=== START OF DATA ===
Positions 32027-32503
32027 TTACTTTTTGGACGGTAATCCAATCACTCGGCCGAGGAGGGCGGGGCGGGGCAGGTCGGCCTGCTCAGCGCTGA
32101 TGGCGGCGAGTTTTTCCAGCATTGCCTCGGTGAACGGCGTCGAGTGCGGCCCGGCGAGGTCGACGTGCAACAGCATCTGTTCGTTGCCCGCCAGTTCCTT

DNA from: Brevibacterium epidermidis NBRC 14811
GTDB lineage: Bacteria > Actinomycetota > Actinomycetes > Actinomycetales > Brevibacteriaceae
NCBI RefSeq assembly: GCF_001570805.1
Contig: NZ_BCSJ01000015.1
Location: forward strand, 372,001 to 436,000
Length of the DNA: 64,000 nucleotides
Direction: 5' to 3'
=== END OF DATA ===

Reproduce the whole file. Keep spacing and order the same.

Positions 32027-32503
32027 TTACTTTTTGGACGGTAATCCAATCACTCGGCCGAGGAGGGCGGGGCGGGGCAGGTCGGCCTGCTCAGCGCTGA
32101 TGGCGGCGAGTTTTTCCAGCATTGCCTCGGTGAACGGCGTCGAGTGCGGCCCGGCGAGGTCGACGTGCAACAGCATCTGTTCGTTGCCCGCCAGTTCCTT

DNA from: Brevibacterium epidermidis NBRC 14811
GTDB lineage: Bacteria > Actinomycetota > Actinomycetes > Actinomycetales > Brevibacteriaceae
NCBI RefSeq assembly: GCF_001570805.1
Contig: NZ_BCSJ01000015.1
Location: forward strand, 372,001 to 436,000
Length of the DNA: 64,000 nucleotides
Direction: 5' to 3'